Shaun Cassidy Isn't Perfect
Shaun Cassidy, the nineteenish son of Shirley Jones and the late Jack Cassidy, has three albums (two platinum), three top-10 singles, and a hit TV show, The Hardy Boys, to his credit. He is cute as the dickens, more photogenic than that, and last Saturday at Madison Square Garden, despite incursions by the press, fathers, and little brothers, drew a larger concentration of females than you're liable to see this side of a NOW convention. Eighty percent would be a modest estimate. This is more densely female than a Tom Jones audience and not much less so than Teddy Pendergrass's forthcoming "For Women Only" show is likely to be. Shaun's PR people mention a new emphasis on "adult appeal," but publicists are visionaries. This was, to say the least, an under-16 crowd.
I pegged one chaperoned group of Jersey girls as nine to 15; all were 10 or 11. I asked them the same dumb questions journalists were asking little girls all over the hall. Yes, Shaun was their favorite singer. Runners-up were Manilow, A. Gibb, Bee Gees. Any competition on TV, movies, anywhere? But here the youngest got realistic: "Do you mean cutest or that you love the most?" My own seven- and nine-year-old companions ranked Shaun with their father and pointed out that John Travolta, unlike Shaun, "doesn't have such a dumb expression in his eyes."
Not surprisingly -- girls will be girls -- the crowd was well-behaved and receptive. Except for one "We want Shaun" bloc, they obligingly clapped along and even screamed for the Paley Brothers, who opened the show with a lively, unaffected, 40-minute set that I thought got lost in the space. They raced for their seats when 15 minutes' notice was given for the main act. Only a single fan broke faith with Ron Delsener, who offered this deal: Fans would throw no gifts on stage, and he would provide "the best rock and roll you have ever seen in your life!" Then Shaun shadow-danced "That's Rock and Roll" behind a white screen and jumped through it. With fireworks.
A week before this moment, someone had left 16 magazine in my bathroom. There I learned that Shaun wasn't perfect. His best friends wouldn't tell him what they told us: he worked too hard, cared too much, and wore his pants too tight. Shaun himself had admitted in Teen that stars too have inferiority complexes: Do girls like them for themselves or their fame? His biggest problem was that Shaun Cassidy just plain worked too hard to fall in love.
My problem with this delicious boy is that his records tend to make me nauseous. I mean this literally. To my over-16 taste, so much major-key melody and banal harmony on top of so much liquid-sweet vibrato is the icing on the icing. But when I break this effect down, it's clear that Shaun's original material isn't bad. His heart is in the right place; in fact, his occasionally ambitious lyrics or surprising subjects put twists in the bubbly pop Shaun loves and his own gooey voice sounds less artificial when it isn't covering oldies--or, for the most part, unoriginal (in every way) material. Eric Carmen's "Hey Deanie" is the great exception, maybe Shaun's best number. Otherwise, Shaun's songs--especially "Teen Dream," with its clean pace and good line ("the generation younger than rock and roll")--bring out more of the eagerness and less of the calculation in a sound that can go either way.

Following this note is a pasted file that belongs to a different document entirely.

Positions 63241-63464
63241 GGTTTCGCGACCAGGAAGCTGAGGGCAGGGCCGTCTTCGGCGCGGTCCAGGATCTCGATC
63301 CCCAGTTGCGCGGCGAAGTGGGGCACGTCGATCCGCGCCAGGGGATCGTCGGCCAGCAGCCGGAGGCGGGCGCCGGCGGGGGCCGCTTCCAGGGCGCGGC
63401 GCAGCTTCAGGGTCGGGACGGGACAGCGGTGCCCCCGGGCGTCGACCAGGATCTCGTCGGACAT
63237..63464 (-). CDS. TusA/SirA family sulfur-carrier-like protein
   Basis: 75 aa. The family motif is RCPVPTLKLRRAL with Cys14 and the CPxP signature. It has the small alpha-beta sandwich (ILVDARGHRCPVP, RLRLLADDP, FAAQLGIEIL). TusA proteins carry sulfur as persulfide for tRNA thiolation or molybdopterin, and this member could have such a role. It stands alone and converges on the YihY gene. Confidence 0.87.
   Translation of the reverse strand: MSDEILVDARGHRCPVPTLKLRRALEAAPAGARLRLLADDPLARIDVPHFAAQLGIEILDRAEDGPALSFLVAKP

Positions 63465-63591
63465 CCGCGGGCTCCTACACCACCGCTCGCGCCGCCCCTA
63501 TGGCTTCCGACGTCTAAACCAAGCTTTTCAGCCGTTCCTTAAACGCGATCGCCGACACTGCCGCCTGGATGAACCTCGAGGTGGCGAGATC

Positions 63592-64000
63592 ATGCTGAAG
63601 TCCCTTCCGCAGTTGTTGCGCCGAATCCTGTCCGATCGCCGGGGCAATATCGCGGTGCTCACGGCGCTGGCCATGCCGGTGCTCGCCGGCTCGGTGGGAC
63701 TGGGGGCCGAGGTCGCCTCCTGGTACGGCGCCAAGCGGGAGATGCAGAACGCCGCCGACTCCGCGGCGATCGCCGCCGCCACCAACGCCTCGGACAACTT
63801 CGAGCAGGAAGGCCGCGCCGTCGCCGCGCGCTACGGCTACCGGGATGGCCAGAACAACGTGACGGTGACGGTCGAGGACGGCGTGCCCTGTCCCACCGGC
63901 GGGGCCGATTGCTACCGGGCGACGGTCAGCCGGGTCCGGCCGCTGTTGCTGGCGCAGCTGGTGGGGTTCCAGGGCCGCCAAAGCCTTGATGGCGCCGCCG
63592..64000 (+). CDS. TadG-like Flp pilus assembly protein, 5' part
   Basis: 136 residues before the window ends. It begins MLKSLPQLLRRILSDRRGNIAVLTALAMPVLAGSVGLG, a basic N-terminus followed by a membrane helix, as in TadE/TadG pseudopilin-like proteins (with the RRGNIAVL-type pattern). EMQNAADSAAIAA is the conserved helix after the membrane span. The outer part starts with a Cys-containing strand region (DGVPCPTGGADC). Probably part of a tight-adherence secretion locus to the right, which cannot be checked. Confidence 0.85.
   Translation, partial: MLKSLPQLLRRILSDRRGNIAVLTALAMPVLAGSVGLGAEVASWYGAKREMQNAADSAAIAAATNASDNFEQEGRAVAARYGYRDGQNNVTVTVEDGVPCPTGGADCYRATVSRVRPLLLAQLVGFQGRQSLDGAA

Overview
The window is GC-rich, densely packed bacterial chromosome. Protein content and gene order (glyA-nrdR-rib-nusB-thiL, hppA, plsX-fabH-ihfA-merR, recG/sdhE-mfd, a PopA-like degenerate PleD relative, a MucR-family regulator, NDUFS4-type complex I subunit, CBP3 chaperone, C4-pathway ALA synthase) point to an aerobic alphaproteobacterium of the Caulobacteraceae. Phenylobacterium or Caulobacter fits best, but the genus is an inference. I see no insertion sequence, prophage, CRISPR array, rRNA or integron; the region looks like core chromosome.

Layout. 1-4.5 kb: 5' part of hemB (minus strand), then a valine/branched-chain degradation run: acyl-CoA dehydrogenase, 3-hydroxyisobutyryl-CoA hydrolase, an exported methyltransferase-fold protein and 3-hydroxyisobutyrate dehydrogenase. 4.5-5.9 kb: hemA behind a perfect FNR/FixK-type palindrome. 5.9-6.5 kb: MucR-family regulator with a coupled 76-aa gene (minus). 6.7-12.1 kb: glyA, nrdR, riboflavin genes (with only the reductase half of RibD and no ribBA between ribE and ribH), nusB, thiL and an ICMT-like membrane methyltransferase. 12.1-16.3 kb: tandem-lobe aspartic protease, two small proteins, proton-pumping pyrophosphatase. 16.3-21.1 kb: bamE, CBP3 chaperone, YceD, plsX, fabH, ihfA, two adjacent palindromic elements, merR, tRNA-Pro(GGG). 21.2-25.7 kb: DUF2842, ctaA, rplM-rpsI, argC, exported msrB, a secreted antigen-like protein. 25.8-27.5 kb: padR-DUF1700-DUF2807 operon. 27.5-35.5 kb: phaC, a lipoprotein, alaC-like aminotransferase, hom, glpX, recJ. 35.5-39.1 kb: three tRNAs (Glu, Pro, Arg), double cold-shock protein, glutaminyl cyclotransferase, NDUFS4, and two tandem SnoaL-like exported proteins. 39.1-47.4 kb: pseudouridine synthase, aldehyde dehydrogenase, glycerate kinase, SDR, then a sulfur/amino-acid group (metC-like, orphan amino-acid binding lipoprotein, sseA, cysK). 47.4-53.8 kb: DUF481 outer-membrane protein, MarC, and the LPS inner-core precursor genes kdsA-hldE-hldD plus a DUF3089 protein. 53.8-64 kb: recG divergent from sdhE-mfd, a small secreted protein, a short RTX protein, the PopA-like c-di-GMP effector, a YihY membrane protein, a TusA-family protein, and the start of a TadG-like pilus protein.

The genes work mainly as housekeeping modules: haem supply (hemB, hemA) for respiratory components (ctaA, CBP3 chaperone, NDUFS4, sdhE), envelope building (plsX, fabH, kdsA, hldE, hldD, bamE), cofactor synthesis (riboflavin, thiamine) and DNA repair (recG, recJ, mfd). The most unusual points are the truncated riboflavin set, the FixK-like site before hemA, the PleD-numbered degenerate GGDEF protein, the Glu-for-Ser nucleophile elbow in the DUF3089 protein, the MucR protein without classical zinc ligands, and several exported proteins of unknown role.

Live--and backed by a band inherited from Three Dog Night--Shaun's voice is phlegmier, deeper, and gutsier and his whole shtick rougher than on vinyl, which is as it should be. Shaun's moves are--surprise, surprise--ebullient, lithe, and inoffensive, with a few fever-pitch moments that he seems to realize painlessly, then abandon, as he does all his harder-rocking urges. I wish he had gone nuts just once, say during "Hard Love," which nobody would have minded, once. More than once could have caused trouble. The scream when he said, "Some of my songs are soft, slow, romantic ballads" was intense; it was merely polite when he concluded (to introduce "Slow Down"), "This is definitely not one of them!" There were screams at Shaun's backbend and his kneel, at the arrival of his mother and the mention of his dressing room (where cops would conduct those gifts). For the most part, I found the screaming strangely devoid of sex. I saw only one girl try to tear her hair out, when Shaun sang "Oh Deanie" sitting on the stage edge, not 25 feet from her orchestra seat. In fact, the biggest scream of the night wasn't for Shaun--it was for the mirrored ball.
Often while wading through Shaun's good looks in page after page of teen mags, I would find myself brushing off some obscure association that I vaguely thought of as "fudge," but it wasn't fudge, it was Ricky Nelson, whose face I once thought looked like fudge tasted. I take this as proof that the sweets Ricky offered little girls were a big fat metaphor away from the sort Elvis brought to mind. My own designs on Ricky involved a complex domestic scheme whereby his parents persuaded mine to buy the Airstream trailer I yearned to live in. Then we would go to California.
It's funny that Ricky should turn up in my subconscious take on Shaun, because one theory I've heard is that Shaun's soul is being contested by two avatars of soft rock: Ricky, the teen angel, whose heart was always in the right place, and Pat Boone, the devil in disguise, who worked too hard to rock and roll. I like this scheme better than the one that wonders what it might mean if Shaun, who seems more interested in fun and gloss than sex and fun, proves to be Elvis. Shaun may be the new Ricky or the new Pat, or some combination of the two, but not Elvis. Sometimes there just isn't one.
Village Voice, Sept. 4, 1978